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Julius Caesar

Reviewed by Lucy Komisar

Presented by The Aquila Theatre Company at the Clark Studio Theater, 70 Lincoln Center Plaza, 7th Fl. (at W. 65 St.), NYC, Nov. 28-Dec.23.

The Aquila Theatre Company's stunning "Julius Caesar" combines a naturalistic and modern sensibility with lyrical, stylized movement.

Caesar (Robert Richmond, who also directs with clarity and nuance) and his retinue first appear in dark suits and vests, with Calpurnia in a power-red suit. The politicians wave disdainfully to the crowd, which hails Caesar in a slow-motion dance. Later, the conspirators hold black umbrellas pulled by a tempest that explodes in torrential violins and drums. Helmeted soldiers grapple in a warriors' ballet.

The bald Caesar has the thuggish look of a dictator. Decked out in a slick military uniform with medals and epaulets, Richmond reveals the soul of a man too self-absorbed, egotistical, and stupid to detect the brewing plot.

Anthony Cochrane, enthralling as Brutus, doesn't display the uncertainty or indecision some actors imagine. He seems deep, quiet, and intelligent; a man of substance, assurance, even nobility, distraught about the country and regretful at resorting to murder.

The riveting Louis Butelli plays Cassius less like a political rival than a shrewd corporate executive plotting a hostile takeover—a manipulator, a demagogue, but not ignoble.

The highlight is the moment in the tent at Philippi when Caesar accuses Cassius of defending a confederate's bribe taking. Cochrane's subtle gestures, every ripple of his face, dismiss the significance of this event among Brutus' overwhelming sorrows while also expressing disgust. As the two circle each other, Butelli's expression betrays Cassius's astonishment and bitterness; his eyes boil, challenging, his mouth hangs open as if to compensate for breathlessness.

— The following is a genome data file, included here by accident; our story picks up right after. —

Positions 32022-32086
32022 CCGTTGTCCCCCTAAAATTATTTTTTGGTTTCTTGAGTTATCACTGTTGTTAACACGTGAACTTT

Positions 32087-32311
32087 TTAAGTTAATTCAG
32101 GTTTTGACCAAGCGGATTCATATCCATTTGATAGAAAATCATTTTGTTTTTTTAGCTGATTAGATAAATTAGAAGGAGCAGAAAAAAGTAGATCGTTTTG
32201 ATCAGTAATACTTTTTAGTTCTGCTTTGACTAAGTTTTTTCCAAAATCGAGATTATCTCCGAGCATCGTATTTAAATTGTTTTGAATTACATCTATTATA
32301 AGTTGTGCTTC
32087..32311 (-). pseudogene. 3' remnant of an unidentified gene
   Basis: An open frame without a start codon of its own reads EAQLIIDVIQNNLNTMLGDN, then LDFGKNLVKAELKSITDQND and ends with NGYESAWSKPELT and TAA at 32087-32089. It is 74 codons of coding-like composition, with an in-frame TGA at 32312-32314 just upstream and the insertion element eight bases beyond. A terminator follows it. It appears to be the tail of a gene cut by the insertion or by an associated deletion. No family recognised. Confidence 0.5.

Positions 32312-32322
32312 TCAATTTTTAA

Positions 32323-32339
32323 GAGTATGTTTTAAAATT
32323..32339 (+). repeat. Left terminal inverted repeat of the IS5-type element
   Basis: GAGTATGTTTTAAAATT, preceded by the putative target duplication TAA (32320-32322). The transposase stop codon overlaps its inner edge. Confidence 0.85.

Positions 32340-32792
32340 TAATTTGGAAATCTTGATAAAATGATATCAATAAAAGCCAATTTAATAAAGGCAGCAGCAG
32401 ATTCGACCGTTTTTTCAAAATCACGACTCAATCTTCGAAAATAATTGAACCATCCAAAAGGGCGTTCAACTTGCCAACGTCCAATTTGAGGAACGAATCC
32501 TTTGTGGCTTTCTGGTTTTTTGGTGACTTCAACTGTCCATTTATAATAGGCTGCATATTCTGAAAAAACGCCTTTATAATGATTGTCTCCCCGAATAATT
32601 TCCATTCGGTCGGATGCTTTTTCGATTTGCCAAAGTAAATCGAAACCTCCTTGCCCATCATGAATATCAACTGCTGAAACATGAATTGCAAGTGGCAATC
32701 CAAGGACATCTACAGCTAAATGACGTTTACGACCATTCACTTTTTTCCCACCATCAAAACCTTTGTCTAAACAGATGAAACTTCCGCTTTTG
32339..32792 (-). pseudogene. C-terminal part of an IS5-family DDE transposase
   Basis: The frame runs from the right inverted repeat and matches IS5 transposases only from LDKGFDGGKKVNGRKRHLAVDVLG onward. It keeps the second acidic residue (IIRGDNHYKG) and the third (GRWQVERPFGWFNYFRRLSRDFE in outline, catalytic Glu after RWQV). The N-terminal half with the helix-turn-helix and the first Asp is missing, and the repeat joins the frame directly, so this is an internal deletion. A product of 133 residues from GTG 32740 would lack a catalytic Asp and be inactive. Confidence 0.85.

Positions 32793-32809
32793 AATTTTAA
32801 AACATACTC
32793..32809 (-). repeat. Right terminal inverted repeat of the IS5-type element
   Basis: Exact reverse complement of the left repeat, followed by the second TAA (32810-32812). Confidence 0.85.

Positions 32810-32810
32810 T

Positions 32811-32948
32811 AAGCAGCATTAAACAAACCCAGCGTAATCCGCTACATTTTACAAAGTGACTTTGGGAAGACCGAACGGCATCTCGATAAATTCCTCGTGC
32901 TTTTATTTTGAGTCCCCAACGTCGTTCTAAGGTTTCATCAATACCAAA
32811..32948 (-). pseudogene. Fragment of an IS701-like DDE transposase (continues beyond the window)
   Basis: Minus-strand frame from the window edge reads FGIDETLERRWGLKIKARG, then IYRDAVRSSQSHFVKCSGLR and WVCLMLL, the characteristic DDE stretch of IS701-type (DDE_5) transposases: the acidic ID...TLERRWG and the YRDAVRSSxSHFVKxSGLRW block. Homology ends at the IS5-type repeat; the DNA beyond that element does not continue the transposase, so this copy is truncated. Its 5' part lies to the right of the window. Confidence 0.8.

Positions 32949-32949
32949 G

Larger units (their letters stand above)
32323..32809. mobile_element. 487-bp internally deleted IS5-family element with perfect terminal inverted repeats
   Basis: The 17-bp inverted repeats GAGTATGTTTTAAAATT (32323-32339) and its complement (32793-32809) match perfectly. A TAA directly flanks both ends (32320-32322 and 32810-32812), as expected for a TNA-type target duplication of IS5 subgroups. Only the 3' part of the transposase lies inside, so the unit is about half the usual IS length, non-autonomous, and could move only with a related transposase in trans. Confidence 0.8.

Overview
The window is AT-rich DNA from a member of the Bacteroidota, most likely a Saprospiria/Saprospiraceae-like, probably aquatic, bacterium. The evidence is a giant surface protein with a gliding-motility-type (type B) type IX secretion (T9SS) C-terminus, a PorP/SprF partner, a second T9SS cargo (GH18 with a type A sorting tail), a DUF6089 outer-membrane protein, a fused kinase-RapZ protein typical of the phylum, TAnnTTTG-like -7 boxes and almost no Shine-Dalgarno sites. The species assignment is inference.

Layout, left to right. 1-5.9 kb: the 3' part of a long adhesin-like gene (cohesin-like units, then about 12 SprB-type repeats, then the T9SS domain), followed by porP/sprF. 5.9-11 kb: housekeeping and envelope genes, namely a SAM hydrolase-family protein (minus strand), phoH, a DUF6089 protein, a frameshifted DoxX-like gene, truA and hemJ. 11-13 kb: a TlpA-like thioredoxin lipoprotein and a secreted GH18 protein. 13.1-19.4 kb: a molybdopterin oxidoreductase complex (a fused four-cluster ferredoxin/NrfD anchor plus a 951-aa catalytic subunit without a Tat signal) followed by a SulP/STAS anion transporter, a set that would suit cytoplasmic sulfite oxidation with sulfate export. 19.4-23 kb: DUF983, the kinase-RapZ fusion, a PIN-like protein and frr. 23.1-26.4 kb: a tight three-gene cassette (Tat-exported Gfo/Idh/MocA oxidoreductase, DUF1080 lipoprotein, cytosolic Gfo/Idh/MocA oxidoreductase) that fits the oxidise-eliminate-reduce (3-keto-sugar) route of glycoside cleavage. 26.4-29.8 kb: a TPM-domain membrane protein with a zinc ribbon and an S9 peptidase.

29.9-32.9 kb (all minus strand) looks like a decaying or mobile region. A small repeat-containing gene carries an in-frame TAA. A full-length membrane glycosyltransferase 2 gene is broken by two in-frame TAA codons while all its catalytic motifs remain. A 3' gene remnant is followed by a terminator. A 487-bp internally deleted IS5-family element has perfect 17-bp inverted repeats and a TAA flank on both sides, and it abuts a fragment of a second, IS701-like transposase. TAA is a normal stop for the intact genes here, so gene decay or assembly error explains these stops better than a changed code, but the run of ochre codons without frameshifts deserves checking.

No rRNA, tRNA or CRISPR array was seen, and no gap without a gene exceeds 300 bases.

Also memorable is Lisa Carta as Portia spilling her guts to Brutus, demanding to know why he's keeping secrets. When Calpurnia (Shirleyann Kaladhian) conveys her fright and suspicions to Caesar, you feel how much deeper is the first couple's relationship.

The set, by Richmond and Artistic Director Peter Meineck, comprises a few simple objects—hanging red banners, black parsons tables on which actors perch, white sheeting that is pulled up to create the tent at Philippi—yet they fully evoke the mood of the surroundings.

This half-American, half-British Aquila company production is a master class in acting.

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